REMINDER: A Month Left To Comment On Section 232 Exclusion Process Changes
As Connecting the Dots reported last month, on December 14, 2020, the U.S. Department of Commerce’s Bureau of Industry and Security (BIS) published a notice announcing changes to the process for seeking exclusions from the Section 232 25 percent tariffs on steel imports and the 10 percent tariffs on aluminum imports.
The changes included:
- Implementing “General Approved Exclusions” (GAEs), which the DOC estimates will lead to an immediate decrease of approximately 5,000 exclusion requests annually;
- Establishing new certification requirements for requestors with respect to the volume of product identified in their exclusion request; and
- Providing clarifications on objector standards for delivery.
The latter two changes of took effect on December 14, 2020 while the GAEs, which can be used by any importer to avoid payment of the tariffs without making an exclusion request and which apply to imports of 15 aluminum products and 108 steel products, were implemented on December 29, 2020.
According to FastmarketsAMM (subscription required), the American Iron and Steel Institute, the Steel Manufacturers Association, the Specialty Steel Industry of North America, and the Committee on Pipe and Tube Imports 232 Coalition sent a joint letter to the Department of Commerce opposing the GAE system. Additionally, in an interview, Steel Manufacturers Association President Philip K Bell argued the changes “could lead to unintended consequences and result in a surge of imported steel being excluded from the [Section] 232 program.”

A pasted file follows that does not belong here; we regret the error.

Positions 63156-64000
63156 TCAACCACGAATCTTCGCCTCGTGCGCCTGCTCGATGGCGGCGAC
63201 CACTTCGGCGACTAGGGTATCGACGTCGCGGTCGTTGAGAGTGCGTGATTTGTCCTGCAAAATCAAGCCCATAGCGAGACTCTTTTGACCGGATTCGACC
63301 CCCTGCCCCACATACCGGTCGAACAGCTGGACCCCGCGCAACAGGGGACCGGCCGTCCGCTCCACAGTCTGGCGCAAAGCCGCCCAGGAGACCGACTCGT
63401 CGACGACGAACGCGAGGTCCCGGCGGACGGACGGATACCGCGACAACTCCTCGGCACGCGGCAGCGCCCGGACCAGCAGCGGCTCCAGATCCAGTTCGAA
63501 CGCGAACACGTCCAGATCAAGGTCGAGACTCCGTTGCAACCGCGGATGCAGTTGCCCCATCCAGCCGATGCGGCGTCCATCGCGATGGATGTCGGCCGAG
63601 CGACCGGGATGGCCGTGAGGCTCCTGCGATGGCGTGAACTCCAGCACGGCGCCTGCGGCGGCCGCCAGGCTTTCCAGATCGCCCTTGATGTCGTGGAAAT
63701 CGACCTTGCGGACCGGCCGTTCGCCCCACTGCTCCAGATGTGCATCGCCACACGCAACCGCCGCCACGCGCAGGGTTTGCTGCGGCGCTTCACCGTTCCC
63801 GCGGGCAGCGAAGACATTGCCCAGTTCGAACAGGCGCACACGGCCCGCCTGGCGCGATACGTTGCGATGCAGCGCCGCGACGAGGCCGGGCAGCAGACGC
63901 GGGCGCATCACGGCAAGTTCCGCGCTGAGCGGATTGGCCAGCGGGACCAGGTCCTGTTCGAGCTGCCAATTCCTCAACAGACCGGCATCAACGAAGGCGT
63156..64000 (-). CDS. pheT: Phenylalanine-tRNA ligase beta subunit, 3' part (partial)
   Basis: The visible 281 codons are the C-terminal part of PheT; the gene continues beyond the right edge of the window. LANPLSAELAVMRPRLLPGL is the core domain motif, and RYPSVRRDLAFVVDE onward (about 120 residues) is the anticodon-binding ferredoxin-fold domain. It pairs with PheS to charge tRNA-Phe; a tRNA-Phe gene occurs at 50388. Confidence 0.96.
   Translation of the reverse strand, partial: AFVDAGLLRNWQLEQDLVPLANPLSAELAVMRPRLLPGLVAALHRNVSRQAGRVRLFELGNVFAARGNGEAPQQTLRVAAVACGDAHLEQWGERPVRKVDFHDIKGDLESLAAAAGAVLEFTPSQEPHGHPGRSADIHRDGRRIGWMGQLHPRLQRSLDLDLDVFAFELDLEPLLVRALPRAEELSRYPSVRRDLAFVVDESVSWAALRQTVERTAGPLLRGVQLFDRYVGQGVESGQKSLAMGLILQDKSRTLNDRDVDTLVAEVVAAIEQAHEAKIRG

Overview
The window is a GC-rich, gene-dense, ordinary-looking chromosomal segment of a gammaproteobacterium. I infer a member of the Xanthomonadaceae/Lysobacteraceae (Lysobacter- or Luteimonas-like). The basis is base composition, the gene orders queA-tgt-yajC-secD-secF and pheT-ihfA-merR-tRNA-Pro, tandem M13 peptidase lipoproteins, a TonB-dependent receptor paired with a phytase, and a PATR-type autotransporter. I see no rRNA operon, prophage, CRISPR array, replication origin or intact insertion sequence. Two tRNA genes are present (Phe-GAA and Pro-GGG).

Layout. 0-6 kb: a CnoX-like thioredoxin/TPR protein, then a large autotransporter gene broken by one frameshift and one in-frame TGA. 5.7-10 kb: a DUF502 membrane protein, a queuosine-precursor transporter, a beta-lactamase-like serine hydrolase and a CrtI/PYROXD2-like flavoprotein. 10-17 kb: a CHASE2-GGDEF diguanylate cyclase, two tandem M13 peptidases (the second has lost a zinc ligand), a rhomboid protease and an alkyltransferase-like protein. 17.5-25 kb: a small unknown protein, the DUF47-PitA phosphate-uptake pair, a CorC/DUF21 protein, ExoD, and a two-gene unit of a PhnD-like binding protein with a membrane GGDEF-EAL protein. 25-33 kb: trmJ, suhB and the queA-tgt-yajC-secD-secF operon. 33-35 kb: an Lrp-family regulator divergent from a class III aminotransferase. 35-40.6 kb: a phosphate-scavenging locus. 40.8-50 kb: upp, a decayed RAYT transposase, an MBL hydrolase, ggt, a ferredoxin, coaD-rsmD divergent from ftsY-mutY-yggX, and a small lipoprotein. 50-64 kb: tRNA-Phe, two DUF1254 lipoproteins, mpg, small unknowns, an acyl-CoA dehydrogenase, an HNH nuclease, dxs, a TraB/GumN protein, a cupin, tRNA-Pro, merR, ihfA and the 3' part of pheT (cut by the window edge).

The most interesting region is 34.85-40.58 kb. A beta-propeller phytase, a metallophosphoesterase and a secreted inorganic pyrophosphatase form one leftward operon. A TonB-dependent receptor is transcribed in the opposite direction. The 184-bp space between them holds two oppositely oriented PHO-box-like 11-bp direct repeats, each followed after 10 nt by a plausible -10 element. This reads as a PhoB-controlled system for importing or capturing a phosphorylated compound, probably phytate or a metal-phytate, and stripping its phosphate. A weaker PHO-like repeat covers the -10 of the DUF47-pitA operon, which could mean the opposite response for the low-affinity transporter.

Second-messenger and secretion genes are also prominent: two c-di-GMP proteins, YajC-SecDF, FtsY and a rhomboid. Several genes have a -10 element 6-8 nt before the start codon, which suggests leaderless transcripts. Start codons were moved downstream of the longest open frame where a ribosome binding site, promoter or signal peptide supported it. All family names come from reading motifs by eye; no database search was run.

As a reminder, the public has until February 12 to submit comments on the new process. Click here for more information for how to do so.
As the law firm Arent Fox reminded interested parties, President-elect Joe Biden has said he will conduct a review of the Section 232 tariffs. The law firm also said, however, that “given the administration’s focus on American workers and reshoring, it is likely the tariffs will remain in effect in some form, but with modifications to reduce the adverse impact on U.S. downstream manufacturing competitiveness and to repair some key trading relationships.”
The Metals Service Center Institute consistently has argued that global overcapacity and other unfair trading practices, particularly by China, have harmed the U.S. steel and aluminum markets. To address this circumvention, MSCI advised federal officials to provide relief for producers up and down the supply chain and to consider consequences of any new trade policy, including: the economic impact of global overcapacity on the entire domestic metals supply chain; transition times and implementation rules to any new policy; availability of domestic metals to meet U.S. national security needs, as well as general industrial and consumer demand; and trade flows under current free trade agreements, including NAFTA.
MSCI also asked that Canada and Mexico be excluded from any trade penalties resulting from the 232 investigation on steel.
Click here to review all of MSCI’s advocacy on Section 232 tariffs.